The vocabulary used tells us exactly where we stand.
The article talks about valid relationships with valid outcomes. Marriage, wife, husbands. An uninteresting thread from what I read in the comments.
The Bible did not make women property of men. Men did. The Bible is one document that records it. Among others. Were is the captive in Song of Solomon ? And since when has it become a novel (speechless) ? Isn’t the Shulamite also a description of the church. So we would not be willingly entering a relationship with God ? And there is no such thing as bliss is perspective ?
War time sexual violence has it’s own entry in Wikipedia and has nothing to do with the text. That would be one of the first instances when law forced the warrior to stop and think (a full month) time for him to understand that this was not going to be a one night affair but a lifetime thing. The God of the old testament saw the evil. The article is full from entries, 21rst century ones.We are the problem.
Marriage per rape (by the way this is not the only way of getting married in the bible, one would wonder) is a cultural thing, not biblical, it was codified because people were doing it (hardness of heart), they were still doing it is certain places of this world (Tunisia, 2016).
Just throwing everything at the Bible is so much easier.


(Harry Allen) #17

Thanks, @thenerdwithin.

You said:

In response:

The verses do not say anything about the intrinsic worth, or value, of males vs. females. This is a settled issue, based on the pronouncements of both Genesis 1:27 in the Old Testament (“So God created man in His own image; in the image of God He created him; male and female He created them.”) and Galatians 3:28 in the New (“There is neither Jew nor Gentile, neither slave nor free, nor is there male and female, for you are all one in Christ Jesus.”) What you’ve offered is a rather selective reading of the text; one absent of context.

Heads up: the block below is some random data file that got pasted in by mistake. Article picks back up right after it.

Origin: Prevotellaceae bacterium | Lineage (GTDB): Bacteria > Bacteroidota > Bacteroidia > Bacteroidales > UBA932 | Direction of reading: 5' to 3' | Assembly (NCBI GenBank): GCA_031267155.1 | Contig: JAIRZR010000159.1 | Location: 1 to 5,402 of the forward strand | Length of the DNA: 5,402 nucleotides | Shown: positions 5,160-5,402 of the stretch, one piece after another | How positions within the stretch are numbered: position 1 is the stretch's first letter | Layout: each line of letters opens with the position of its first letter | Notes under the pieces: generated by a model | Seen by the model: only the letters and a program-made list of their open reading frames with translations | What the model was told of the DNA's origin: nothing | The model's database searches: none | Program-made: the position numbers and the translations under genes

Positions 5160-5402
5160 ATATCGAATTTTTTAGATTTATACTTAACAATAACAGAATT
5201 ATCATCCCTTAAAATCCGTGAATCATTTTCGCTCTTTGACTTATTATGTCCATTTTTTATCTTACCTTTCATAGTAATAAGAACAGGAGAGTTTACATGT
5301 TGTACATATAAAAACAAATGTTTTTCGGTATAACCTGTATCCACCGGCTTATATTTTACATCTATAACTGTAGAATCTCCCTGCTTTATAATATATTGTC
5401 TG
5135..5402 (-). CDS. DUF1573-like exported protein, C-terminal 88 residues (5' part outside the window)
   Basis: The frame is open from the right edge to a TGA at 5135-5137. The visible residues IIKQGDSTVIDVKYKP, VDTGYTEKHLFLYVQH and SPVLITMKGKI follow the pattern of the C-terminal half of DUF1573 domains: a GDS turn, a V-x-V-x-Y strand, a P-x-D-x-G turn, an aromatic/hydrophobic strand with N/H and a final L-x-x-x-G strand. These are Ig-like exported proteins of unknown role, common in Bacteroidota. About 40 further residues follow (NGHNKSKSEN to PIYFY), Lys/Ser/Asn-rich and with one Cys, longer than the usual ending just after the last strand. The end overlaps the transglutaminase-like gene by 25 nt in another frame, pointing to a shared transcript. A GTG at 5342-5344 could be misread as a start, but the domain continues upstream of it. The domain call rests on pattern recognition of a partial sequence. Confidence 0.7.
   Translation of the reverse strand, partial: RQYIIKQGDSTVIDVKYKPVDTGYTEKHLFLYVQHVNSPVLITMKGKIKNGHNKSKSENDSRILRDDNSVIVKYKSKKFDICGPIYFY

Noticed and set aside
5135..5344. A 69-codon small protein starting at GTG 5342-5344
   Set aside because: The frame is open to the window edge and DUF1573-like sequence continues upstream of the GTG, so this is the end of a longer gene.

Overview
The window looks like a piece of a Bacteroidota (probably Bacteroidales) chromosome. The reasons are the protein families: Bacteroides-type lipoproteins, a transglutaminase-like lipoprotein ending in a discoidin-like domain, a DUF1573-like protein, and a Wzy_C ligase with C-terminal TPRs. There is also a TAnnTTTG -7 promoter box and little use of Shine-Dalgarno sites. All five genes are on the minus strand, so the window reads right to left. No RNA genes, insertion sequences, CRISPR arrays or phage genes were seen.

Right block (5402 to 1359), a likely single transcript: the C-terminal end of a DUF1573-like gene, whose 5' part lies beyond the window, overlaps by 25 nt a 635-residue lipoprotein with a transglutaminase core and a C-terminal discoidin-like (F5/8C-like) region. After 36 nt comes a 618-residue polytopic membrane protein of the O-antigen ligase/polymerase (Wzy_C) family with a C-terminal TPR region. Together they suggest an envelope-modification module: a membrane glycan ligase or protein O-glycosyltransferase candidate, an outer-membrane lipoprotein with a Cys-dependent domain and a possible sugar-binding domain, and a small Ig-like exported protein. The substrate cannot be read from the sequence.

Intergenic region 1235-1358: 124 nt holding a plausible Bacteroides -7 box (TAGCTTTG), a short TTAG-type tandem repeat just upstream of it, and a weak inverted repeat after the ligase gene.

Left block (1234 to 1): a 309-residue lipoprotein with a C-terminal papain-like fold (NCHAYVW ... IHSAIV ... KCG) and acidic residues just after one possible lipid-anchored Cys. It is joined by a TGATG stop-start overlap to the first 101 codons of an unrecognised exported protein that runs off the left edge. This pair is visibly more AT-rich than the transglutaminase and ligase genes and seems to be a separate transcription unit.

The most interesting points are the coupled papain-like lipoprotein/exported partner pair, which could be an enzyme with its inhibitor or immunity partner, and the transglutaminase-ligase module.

Rather, what is outlined here are monetary values assigned to the labor of persons dedicated to the ministry, in fulfillment of a vow; in releasing them from it. One needs to keep in mind that we’re talking about the cost for physical labor in an era dominated by only the simplest machines—e.g., stone mills or plows—which themselves depended on physical strength to be effective.

In cultures of that time, particularly agrarian ones like Israel’s, the musculature of an adult male would have commanded a premium when it came to labor. Even if one’s economy were based on, say, metalworks, or militarization, and not agriculture, this would have certainly been the case. That is also why the sums attendant to the categories of persons are also ranked, as they are, per infants and the aged. What is absent, though, is any open, or implied, meta-statement about feminine utility or validity.

HA


(Steve Mga) #18

Harry –
Women doing agriculture.
The Problem with women doing agriculture is miscarriage during pregnancy.
Where women did plowing behind an animal, there were increased miscarriages.
So women, at least during the child bearing years, needed to do tasks that
were more safe. It was important for a family of those times to have a certain
number of children.


(Kim Green) #19

As a side note:

It was important even in the US in the 1800’s to have a large family because of the horrendous rate of infant death. For that matter, many men married several times because of the frequency of death of mothers during birth. It would also be necessary to marry to take care of existing children and help with the work on a farm. Being a women was definitely not easy…and having children could be potentially fatal.


(Carolyn Wesner) #20

This topic brings me back to a core belief: Satan’s greatest continuing triumph is the subjugation and degradation of half of the human race by the other half of the human race. Nothing tops this, past present and future, nothing.